Reference : A Concept of the Public Function in EU Law?
Parts of books : Contribution to collective works
Law, criminology & political science : Public law
Law / European Law
A Concept of the Public Function in EU Law?
Hofmann, Herwig mailto [University of Luxembourg > Faculty of Law, Economics and Finance (FDEF) > Department of Law (DL) >]
Hiry, Jasmin mailto [University of Luxembourg > Faculty of Law, Economics and Finance (FDEF) > Department of Law (DL) >]
Administrative Public Power: A Comparative Analysis in European Legal Systems (Öffentliche Verwaltung, Public Function, Puissance Publique, Potestà Amministrativa, Potestad Administrativa, Władza Publiczna)
Gamero Casado, Eduardo
[en] Public Function ; European Law ; Administrative Law
[en] In national legal systems, the concepts of ‘public power’ and ‘public function’ are central components of public law in general and of administrative law specifically. Yet the question arises whether the European Union (EU), as a system with special attributes not unlike a federal constitutional structure, does have a concept of the public power - in the sense of a ‘puissance publique’, ‘los poderes públicos’, ‘öffentliche Gewalt’ or an ‘openbaar gezag’? From this arises another question, would it be possible to identify a specific administrative function within the EU’s wider public function? And, can we differentiate and conceptualise such public function as opposed to the private sphere of exercise of powers?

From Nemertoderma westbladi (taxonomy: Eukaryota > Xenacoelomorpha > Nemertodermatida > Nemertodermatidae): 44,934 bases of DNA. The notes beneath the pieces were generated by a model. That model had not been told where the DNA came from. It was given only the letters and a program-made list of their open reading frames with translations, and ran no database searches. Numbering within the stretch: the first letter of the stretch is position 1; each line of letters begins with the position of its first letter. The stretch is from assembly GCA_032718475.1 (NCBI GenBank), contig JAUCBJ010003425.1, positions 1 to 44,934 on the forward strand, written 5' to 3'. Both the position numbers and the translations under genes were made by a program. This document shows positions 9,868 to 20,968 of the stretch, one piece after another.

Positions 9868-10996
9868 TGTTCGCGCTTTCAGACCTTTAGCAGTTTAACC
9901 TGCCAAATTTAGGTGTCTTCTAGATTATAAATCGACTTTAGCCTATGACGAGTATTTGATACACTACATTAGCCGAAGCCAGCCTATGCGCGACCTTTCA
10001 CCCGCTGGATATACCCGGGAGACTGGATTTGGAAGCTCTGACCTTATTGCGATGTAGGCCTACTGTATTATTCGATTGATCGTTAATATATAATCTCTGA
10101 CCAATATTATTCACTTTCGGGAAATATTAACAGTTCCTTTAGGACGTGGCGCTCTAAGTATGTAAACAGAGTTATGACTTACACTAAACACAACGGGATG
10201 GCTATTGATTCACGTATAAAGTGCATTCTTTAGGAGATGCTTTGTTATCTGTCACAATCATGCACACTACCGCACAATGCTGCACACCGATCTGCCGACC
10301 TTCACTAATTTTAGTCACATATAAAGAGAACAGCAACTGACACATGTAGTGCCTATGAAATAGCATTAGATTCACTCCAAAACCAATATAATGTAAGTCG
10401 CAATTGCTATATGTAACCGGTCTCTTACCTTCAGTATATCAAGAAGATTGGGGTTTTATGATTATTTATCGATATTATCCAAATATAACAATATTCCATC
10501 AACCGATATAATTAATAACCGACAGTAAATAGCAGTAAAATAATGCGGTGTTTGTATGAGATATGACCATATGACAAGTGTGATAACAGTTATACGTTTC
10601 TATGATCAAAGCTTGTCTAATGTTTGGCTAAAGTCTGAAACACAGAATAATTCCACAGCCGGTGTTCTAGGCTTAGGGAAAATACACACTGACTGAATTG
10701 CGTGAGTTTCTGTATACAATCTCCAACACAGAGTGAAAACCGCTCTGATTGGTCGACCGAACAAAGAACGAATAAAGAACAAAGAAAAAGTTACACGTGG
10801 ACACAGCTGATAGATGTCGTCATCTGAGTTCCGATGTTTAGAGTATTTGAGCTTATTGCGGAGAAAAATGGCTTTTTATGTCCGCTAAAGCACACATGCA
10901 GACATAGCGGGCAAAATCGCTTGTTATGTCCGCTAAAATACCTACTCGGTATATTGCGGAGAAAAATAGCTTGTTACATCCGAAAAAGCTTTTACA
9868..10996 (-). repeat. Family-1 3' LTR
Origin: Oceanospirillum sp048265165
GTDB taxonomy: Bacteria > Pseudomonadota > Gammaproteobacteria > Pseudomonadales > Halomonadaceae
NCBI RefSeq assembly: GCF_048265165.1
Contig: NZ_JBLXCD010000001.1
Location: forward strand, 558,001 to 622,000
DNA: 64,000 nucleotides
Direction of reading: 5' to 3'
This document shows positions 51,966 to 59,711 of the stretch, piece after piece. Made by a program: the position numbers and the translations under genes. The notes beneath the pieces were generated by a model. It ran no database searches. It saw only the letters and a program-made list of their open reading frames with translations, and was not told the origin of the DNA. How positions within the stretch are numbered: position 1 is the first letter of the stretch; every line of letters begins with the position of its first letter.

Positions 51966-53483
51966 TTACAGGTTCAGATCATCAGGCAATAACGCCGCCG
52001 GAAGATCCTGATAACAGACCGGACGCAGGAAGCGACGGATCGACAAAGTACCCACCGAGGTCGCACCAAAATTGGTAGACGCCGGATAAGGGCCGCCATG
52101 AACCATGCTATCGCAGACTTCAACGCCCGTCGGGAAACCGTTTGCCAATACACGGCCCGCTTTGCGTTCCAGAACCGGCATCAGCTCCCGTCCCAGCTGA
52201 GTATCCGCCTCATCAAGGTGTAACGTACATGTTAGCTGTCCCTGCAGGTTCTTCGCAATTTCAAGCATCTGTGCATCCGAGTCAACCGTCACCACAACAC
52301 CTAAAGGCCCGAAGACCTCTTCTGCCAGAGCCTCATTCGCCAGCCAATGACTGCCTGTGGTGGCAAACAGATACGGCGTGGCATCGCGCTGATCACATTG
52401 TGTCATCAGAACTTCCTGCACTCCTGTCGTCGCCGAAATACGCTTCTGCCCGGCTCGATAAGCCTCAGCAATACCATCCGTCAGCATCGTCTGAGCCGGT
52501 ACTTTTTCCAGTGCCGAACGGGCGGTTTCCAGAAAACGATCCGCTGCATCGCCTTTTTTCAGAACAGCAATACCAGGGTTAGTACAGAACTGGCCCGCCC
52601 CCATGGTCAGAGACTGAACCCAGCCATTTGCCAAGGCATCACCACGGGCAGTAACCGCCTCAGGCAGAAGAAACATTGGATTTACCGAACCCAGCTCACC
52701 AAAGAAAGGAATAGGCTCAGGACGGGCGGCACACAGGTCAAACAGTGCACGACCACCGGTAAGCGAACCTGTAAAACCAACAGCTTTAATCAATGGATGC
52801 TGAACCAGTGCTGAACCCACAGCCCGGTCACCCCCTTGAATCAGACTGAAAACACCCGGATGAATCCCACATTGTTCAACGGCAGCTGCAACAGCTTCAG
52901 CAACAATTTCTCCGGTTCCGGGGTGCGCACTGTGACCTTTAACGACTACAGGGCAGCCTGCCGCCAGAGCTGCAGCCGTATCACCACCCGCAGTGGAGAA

In an attempt to answer these questions, this chapter develops and defines the notion of the public function as requiring the conferral of a public power which obliges acting in the public interest. We address the fact that the public function of EU law so described applies both to the legislative and to the administrative powers of the EU. This distinguishes EU law from that of several states within the Union. It is against this background, that we then explore two particularities of the public function in EU administrative law – (1) its ‘organization’ as well as (2) its limits. To that end, we will focus on the reality that in the EU’s multi-level structure much of the administrative implementation of EU law takes place by Member State bodies, often in close cooperation within networks of national and European administrations as well as private parties. The limits of the administrative function will in turn be explored by reviewing the limits of delegating such functions within the EU.
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